Cows are mooing and blue-hued Front Range mountains are visible in the distance as farmer R.J. Ottaviano steers the hay wagon I’m riding on along Colorado Stock and Grain’s sun-kissed fields. Our destination: the harvesting site for the heritage wheat that the Family Jones used to make its first whiskey, located on the 120-plus-acre organic farm Ottaviano leases.
When we get there, Ottaviano joins us for an inaugural taste of Atticus Jones—the Family Jones’ debut straight rye whiskey, made with 100-percent Colorado-grown grains—while head distiller Rob Masters explains how the Family Jones purchased Ottaviano’s entire rye crop from the 2016 harvest to produce the aromatic spirit.
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But whiskey isn’t all that the Family Jones has been working on. Located 10 miles from Colorado Stock and Grain sits the brand’s new Loveland tasting room, now open to thirsty Coloradans. It’s a local-first endeavor three years in the making, and Masters and the Family Jones team intends to pour grain-to-glass libations and honor the area’s agricultural heritage there.
Since launching in 2016, the Family Jones’ Loveland location has served as a production and distribution center for the company’s rum, gin, bourbon, and vodka. But as of September 21, guests can finally taste those spirits at the source and tour the facility. The opening precedes the anticipated release of Atticus Jones, which will be available at liquor stores across the state on October 15.
Paul Tamburello, CEO of the Family Jones and owner of Little Man Ice Cream, believes that more consumers than ever crave a connection to the sources of what they eat and drink—and Tamburello wants to help make those connections by supporting Colorado producers. “‘Every act of eating is an agricultural act,’” he says, quoting agricultural activist Wendell Berry. “We want to grow things that matter. It all starts with that soil.”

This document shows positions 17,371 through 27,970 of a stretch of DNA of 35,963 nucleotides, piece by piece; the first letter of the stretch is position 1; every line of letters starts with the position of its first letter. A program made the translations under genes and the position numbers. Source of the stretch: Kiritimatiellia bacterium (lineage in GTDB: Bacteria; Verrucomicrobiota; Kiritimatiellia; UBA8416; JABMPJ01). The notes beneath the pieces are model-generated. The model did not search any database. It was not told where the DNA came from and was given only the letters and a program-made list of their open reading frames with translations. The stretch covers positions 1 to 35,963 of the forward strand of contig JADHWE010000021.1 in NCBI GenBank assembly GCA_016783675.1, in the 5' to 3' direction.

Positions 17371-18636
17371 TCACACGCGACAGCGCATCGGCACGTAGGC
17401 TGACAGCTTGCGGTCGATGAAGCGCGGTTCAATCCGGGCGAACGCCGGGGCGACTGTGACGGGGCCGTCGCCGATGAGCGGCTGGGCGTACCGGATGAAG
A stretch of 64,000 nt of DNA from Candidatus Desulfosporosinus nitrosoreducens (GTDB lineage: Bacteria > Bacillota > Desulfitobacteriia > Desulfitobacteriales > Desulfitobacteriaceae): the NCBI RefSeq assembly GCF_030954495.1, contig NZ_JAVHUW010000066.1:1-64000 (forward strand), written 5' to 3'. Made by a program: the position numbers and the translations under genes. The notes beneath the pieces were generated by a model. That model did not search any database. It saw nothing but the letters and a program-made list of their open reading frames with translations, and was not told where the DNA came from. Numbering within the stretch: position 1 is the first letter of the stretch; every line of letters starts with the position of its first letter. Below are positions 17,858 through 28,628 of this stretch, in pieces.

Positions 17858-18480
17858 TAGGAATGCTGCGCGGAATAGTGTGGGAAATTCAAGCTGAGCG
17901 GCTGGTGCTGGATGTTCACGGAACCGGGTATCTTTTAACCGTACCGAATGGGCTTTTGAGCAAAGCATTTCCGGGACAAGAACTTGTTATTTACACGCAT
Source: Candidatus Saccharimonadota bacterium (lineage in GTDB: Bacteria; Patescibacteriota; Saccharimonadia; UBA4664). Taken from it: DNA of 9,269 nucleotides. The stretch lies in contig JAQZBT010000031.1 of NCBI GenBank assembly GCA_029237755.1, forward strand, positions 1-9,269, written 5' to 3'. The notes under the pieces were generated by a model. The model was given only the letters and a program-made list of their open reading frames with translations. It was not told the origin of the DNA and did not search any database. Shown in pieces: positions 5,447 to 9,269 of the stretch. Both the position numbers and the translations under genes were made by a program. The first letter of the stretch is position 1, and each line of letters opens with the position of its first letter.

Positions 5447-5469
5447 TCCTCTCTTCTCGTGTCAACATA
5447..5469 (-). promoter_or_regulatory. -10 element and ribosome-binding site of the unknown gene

As such, Atticus Jones, aged for a minimum of two years in new American oak barrels, contains Ottaviano’s rye, malt from Root Shoot Malting in Loveland, and corn from Whiskey Sisters Supply in Burlington. “We hope to only ever process Colorado grain,” Masters says.
The design of the 1,200-square-foot tasting room in Loveland is quirky, as one expects from Tamburello, and pays tribute to the community’s reputation as the home to Colorado’s largest collection of outdoor sculptures and other artistic elements. For instance, multicolored bowling ball halves cling to steel tubes behind the bar, and the bar top itself contains sections from dozens of bowling pins suspended in clear resin.
Like the Family Jones’ micro-distillery-and-restaurant in LoHi, all of the ingredients used in its seasonal cocktails are made in-house, from the crème de violet to the Colorado pine amaretto. Guests may recognize some drinks from the Denver location, but many of the Loveland outpost’s offerings are unique. New creations include the Barricuda, a delicious take on a lemon drop martini made with Annika Jones Vodka, fresh basil, lemongrass liqueur, and lemon syrup. And Hair of the Dog—a mix of house gin, tomato juice, celery bitters, pickled chile brine, and peppercorn bitters—is destined to become a brunch cocktail favorite.
Distillery tours are available at 11 a.m. on Saturdays and Sundays and on an impromptu basis (as time permits) on other days for visitors who want insight into grain processing and fermentation, and to see the still (twice the size of the still in Denver), rack house, and bottling room. Another departure from the Family Jones Spirit House: There won’t be a full menu of inventive small plates in Loveland, just locally-made snacks and a selection of Little Man Ice Cream sandwiches, with food trucks on-site on select days.
For your own early taste of Atticus Jones, go to the Family Jones’ five-course dinner with whiskey cocktail pairings at the Family Jones Spirit House on October 7 (get your tickets here), or head to the more-casual open house being held there on October 12 from 11 a.m.–3 p.m.
The debut of Ella Jones, a barrel-aged bourbon, is planned for spring 2020.
The Loveland tasting room is open Thursday 5–10 p.m., Friday 5 p.m.–12 a.m., Saturday 12 p.m.–12 a.m., and Sunday 12 p.m.–6 p.m.; 1527 Taurus Ct., Suite 110, Loveland.
The Denver tasting room and restaurant is open Tuesday–Thursday 4–11 p.m., Friday–Saturday 4 p.m.–1 a.m., Sunday 4–10 p.m.; 3245 Osage St.